Yes, they did and it was very entertaining! I don’t often read romances anymore because I don’t read erotica, but you might interest me in that one if it’s more restrained.


You can find Margaret and her books at the following links —


My website:, and

My blog,

Twitter address:  @MargaretLeigh8


Links to my  books on Amazon:


The Wrong Shade of Yellow


The Incorruptible


With Regret


A Deadly Doctrine


Frog Dog Summer


Animal Ark Autumn


Bird King Spring






Christian Fiction As Propaganda   4 comments

As a Christian who is a writer, I don’t necessarily seek to write Christian literature. However, I believe true Christians cannot help to exude our faith as we live our lives or write our books and I do hope Christians won’t avoid my work because I am not writing specifically for them.

Far too often, when I browse the “Christian” section at Barnes & Noble, I see a lot of propaganda wrapped up in books of fiction. It’s worse when I go to the Christian bookstore. The vast majority of what passes for Christian literature is banal, poorly written, dull as tears and message-driven.

I could blame the writers, the publishers or the audience, but I’m going to go out on a limb and blame the entire Christian community. Publishers know their market. That’s how they make money. There is a market for banal, poorly written, dull as tears, message-driven books that can be labeled “Christian”. That’s why these books get published. The Christian Book Association bases it criteria not on literary merit or commercial success, but on doctrine and message. If publishers want to put a Christian label on a book, the book has to meet a definitive standard. It can’t have sex, it can’t have a lot of violence, Christian characters must be at the center of the plot, and it can’t have a lot of drugs or drinking.

Whoops! There goes my work in progress about a young alcoholic facing the music for killing his sister. There’s a secondary character that’s a Christian, but Peter never is and he’s unlikely to become one soon because he has a lot to distract him from salvation. It’s more the story of his Christian friend’s failure to offer him solutions, so no publisher of Christian literature is going to be interested in it because CBA would say it doesn’t meet their guidelines.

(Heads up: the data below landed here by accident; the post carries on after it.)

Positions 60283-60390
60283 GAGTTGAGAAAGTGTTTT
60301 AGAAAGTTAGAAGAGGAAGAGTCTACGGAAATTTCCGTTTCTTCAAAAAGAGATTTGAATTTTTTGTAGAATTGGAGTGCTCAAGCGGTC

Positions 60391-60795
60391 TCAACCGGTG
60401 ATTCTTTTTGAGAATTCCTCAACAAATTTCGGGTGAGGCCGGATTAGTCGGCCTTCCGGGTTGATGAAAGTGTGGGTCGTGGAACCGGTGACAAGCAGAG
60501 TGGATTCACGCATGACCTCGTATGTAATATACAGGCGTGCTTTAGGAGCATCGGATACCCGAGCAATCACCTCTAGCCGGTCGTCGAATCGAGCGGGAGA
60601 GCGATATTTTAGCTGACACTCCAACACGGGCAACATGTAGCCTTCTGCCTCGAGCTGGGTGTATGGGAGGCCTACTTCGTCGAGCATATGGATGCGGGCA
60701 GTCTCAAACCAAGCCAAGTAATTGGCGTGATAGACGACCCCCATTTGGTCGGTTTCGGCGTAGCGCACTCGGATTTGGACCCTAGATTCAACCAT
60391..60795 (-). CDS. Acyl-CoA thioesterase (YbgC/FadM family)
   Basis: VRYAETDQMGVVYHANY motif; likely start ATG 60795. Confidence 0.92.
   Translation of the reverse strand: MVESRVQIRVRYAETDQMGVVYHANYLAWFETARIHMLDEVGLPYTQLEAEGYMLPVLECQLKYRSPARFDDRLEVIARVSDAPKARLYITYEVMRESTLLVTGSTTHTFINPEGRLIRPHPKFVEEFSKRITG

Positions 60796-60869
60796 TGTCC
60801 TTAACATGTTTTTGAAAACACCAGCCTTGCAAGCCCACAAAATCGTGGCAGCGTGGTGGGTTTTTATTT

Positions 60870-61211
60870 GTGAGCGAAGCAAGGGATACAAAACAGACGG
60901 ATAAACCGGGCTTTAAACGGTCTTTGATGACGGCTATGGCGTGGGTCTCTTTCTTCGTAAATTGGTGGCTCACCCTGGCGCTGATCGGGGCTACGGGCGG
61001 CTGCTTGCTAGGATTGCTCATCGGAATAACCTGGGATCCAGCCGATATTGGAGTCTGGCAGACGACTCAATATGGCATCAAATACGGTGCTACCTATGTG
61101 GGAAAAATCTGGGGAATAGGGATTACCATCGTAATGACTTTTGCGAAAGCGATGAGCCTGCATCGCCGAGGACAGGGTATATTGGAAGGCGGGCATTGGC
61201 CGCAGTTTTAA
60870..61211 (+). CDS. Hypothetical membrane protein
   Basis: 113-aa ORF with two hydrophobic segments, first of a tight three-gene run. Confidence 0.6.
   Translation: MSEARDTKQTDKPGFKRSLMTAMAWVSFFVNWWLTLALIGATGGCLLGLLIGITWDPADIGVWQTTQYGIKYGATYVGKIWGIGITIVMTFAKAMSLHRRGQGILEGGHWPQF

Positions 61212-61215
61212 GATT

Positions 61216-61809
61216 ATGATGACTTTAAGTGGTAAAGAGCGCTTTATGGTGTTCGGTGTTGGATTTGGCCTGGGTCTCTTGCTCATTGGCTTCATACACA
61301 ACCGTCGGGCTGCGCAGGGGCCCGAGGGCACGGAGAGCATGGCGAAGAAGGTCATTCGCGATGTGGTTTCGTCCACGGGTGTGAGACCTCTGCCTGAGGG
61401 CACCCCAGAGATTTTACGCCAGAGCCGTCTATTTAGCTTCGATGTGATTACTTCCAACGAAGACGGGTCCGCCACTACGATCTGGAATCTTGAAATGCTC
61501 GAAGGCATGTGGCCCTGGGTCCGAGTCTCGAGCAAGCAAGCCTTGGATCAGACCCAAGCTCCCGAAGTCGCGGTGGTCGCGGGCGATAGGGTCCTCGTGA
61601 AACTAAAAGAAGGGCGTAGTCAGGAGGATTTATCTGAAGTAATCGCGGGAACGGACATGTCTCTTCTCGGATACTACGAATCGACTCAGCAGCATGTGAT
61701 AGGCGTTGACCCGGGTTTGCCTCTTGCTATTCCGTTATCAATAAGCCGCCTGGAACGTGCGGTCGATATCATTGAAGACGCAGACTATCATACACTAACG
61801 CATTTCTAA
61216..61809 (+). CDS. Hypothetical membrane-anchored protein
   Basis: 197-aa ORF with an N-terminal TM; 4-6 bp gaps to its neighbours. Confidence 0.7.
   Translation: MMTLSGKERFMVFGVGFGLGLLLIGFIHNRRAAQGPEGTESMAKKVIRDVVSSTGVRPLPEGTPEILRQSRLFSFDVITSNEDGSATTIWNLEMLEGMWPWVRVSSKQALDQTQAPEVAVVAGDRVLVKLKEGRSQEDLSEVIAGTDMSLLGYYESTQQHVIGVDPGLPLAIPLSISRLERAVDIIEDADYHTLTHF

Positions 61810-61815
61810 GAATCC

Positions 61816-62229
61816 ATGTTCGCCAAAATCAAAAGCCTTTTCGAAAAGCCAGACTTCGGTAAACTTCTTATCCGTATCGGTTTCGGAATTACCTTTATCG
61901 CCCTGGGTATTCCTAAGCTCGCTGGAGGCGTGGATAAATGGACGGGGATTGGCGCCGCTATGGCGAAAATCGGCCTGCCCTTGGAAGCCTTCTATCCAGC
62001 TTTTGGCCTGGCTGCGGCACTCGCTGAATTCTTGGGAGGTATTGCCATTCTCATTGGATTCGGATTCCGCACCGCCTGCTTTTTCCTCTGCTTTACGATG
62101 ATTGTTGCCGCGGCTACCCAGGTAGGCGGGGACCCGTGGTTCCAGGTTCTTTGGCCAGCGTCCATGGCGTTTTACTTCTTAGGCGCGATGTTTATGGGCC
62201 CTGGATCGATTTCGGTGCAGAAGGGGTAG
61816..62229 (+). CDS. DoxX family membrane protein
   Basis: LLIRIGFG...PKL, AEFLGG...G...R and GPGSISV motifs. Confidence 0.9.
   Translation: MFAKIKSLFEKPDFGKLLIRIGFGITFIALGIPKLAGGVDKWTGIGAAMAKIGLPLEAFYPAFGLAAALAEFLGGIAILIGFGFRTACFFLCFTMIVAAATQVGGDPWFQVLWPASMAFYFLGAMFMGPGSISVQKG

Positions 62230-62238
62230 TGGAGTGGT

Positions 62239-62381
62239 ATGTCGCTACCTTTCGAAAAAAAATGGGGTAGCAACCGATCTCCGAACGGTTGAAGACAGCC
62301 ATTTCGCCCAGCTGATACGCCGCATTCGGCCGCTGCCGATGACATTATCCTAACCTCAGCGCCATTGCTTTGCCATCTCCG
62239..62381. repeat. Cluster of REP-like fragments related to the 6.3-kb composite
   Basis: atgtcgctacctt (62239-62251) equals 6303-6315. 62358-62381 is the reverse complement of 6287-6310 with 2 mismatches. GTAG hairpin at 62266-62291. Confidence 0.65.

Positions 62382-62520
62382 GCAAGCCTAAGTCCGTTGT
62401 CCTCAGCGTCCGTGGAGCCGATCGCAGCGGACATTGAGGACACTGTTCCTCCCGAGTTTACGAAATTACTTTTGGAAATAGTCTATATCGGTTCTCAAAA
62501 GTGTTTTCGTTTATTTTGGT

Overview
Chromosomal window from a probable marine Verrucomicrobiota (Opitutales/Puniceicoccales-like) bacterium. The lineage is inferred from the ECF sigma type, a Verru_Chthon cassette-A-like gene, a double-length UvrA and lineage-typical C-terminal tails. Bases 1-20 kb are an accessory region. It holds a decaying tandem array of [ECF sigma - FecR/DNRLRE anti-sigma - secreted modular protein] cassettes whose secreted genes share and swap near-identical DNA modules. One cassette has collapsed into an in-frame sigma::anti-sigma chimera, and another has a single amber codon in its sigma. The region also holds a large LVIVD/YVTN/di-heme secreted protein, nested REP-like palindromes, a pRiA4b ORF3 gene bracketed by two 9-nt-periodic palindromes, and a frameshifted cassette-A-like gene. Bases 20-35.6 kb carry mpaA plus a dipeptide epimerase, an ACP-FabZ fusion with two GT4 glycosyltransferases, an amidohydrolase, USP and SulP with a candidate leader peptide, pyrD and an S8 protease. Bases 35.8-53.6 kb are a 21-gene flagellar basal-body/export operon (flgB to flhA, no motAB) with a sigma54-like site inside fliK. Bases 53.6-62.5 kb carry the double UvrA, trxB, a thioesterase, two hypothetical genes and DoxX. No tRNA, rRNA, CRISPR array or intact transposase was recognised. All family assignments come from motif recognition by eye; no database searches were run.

Writers face a similar dilemma. If we don’t write to the CBA requirements, no matter how good our work is, it will be rejected. The Chronicles of Narnia couldn’t meet the current standards. We all know CS Lewis was a Christian. His book Mere Christianity was involved in some of us becoming Christians. Yet Chronicles has drinking, drug addiction (Turkish Delight), war and violence and it gets a little loose on some theology. Nobody ever bows a knee and accepts Christ either. Is Chronicles a Christian series or not? According to the CBA’s guidelines, it’s not.

Most of the books that receive the Christian label are message driven to the point where plot and character development are sacrificed. The message is often very compelling, but the plots feel contrived or sensationalized because it’s manipulating the reader to a preconceived place where everything turns out lovely because God intervenes. I stopped reading the Left Behind series when the Tribulation Force survived a nuclear blast, but I had already wearied of one-dimensional characters. I knew what they were going to say or do … well, all of the time. YAWN!

Then there’s that tendency to end stories with tidy conclusions that leave you feeling uplifted. Peter killed his sister. Realistically, do you think his life going forward is going to be easy, even if he were to accept Christ? And, should it be?

Writing to a message would have him repentant and forgiven, maybe a little sad, but secure in the support from his Christian friends. That’s not how I chose to write it because I don’t want to promote fantasy Christianity in a world that has never existed.

The Christian faith found within most Christian fiction does not exist. Demons are slain, sinners saved, prayers answered immediately, the righteous resist temptation and never fall, the unrighteous come to faith or a bad end through God’s power. Does this sound at all like real life?

Christian fiction has earned a bad reputation because of this. And, I hate that! Christianity should be synonymous with the highest quality of whatever craft we engage in. Christian fiction should be filled with solid characters you identify with and care about, a setting so vivid you feel you’ve been there, and a plot that transports you like you’re one of the characters. Christian writing should be the Bach of literature. Instead, it’s known for just the opposite and derided even by those who buy the books.

That’s the weird thing. Christians buy this awful stuff and read it … while at the same time, they also read George RR Martin’s Song of Ice and Fire (The Game of Thrones). Often they hide Martin’s books from the Small-Group Bible Study — which also makes me sad.

I used to do that too, until I realized what a travesty we are creating by pretending Christianity is something it isn’t. Now some of my favorite authors grace shelves in the public areas of my home. It’s fun to gauge the reaction of visitors who are Christians.

The pursed lips or the guilty chuckle? Those who do the guilty chuckle get to be my alpha readers.